Michael Burks

Michael Burks
Iron Man

Alligator Records

By Brian D. Holland
May 2008

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With a title that possesses ostentatious significance, Michael Burksí Iron Man is potent blues by a powerful performer. Heís the real deal as a guitar player, vocalist, and composer. Although it may seem as though the ghost of Albert King had taken over his body and jammed a Gibson Flying V into his hands, Burks is quite unique in most respects. Moreover, itís exciting to hear a modern day performer embellish the blues with such enthusiasm and power these days.

The album is a sound and balanced flow of electric blues, both mellow and enthusiastic in style, and Burks certainly doesnít hide the fact that his technique sometimes strays way outside of stringent blues borders and into unashamed rock territory.

The lead guitar in ďLove DiseaseĒ is blazingly afire, and is matched by an authentically powerful singing voice. A solid Gibson guitar tone, yet blistering with treble highs, the V is relentlessly plucked by Burks, imposing scorching empathy throughout. Another trait that persists on the album is the solid rhythm section pushing everything smoothly along. Everyone involved appears to be having a great time while recording these songs.

In ďStrange Feeling,Ē Burks belts out a strong vocal again, this time around a dominant blues riff within a 12-bar arrangement. A potent slide guitar element dominates this one.

“Empty Promises” is a display of his slow blues prowess, one thatís colorful and full of passion. Jimmy Johnsonís “Ashes In My Ashtray” is another in this mode. The level of passion even more distinctive here, you canít help but feel sorry for the songís lyrical character. Itís one of those blues songs in which the story is so dismal that itís humorous. Itís time for this character to move on for sure. Burks gets into another scorching lead solo, showing that a real man eclipses the weak character within the lyrics.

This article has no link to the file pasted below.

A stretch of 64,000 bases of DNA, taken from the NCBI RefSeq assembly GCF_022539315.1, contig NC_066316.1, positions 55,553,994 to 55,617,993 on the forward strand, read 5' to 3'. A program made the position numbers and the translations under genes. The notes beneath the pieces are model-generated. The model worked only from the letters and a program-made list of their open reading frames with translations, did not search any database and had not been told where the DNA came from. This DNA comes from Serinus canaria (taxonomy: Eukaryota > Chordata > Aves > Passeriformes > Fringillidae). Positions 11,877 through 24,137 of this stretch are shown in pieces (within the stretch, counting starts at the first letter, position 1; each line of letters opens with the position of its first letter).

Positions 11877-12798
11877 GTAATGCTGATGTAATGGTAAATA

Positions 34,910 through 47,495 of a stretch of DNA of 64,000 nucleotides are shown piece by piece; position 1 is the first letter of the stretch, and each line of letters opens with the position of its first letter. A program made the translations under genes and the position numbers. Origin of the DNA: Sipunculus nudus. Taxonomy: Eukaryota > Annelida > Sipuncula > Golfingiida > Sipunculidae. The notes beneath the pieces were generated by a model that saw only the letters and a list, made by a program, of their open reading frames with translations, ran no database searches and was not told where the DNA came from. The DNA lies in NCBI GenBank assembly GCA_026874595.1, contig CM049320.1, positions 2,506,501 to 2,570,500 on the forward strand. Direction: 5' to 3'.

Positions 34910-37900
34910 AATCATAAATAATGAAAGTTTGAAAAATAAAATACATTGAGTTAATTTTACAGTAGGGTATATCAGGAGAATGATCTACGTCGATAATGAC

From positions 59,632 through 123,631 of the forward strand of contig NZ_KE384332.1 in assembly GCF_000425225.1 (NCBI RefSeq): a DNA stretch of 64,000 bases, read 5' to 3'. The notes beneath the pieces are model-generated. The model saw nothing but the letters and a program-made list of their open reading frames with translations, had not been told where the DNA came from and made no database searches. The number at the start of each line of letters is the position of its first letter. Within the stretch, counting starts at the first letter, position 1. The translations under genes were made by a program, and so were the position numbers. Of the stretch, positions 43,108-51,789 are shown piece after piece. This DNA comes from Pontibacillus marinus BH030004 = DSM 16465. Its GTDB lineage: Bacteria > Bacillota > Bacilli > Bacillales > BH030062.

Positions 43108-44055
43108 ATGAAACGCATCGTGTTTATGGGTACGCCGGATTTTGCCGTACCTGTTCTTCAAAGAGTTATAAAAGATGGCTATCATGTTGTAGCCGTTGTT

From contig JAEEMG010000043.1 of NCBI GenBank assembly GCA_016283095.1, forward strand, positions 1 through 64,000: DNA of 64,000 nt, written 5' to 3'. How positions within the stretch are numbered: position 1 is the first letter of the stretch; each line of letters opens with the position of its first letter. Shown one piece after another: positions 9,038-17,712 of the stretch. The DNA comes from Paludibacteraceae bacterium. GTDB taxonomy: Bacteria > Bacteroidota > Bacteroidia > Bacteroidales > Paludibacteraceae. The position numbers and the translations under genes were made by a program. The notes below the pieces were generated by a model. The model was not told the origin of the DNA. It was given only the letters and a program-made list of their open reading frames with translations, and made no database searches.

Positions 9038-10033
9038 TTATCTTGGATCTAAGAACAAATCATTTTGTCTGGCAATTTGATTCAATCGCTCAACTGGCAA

“Donít Waste My Time” is a pleasant R&B melody with an addictive rhythmic flow. Wayne Sharpís Hammond organ adds nicely to it. Though “Quiet Little Town” is a title that might compel listeners to think Ďmellowí, itís actually a rocked up gem. In an effort to better describe the style Burks gets into here, Bob Seger came to mind when I first started listening to it.

The intro to “Changed Man” chugs along like a train barreling down the tracks, making way for a traditional blues melody with a killer guitar solo near the end.

Though Iíve yet to see this man live, from what Iíve heard he really tears it up and brings the house down. Itís easy to grasp that possibility from listening to “Iron Man.” Michael Burks is an aggressive blues performer, and his voice matches the strength he puts forth in his guitar playing. He puts all of himself into his songs.

Though itís his fourth release in the past nine years (his third on Alligator), many blues fans are finally beginning to catch on to him. Iron Man will top many blues charts in 2008.



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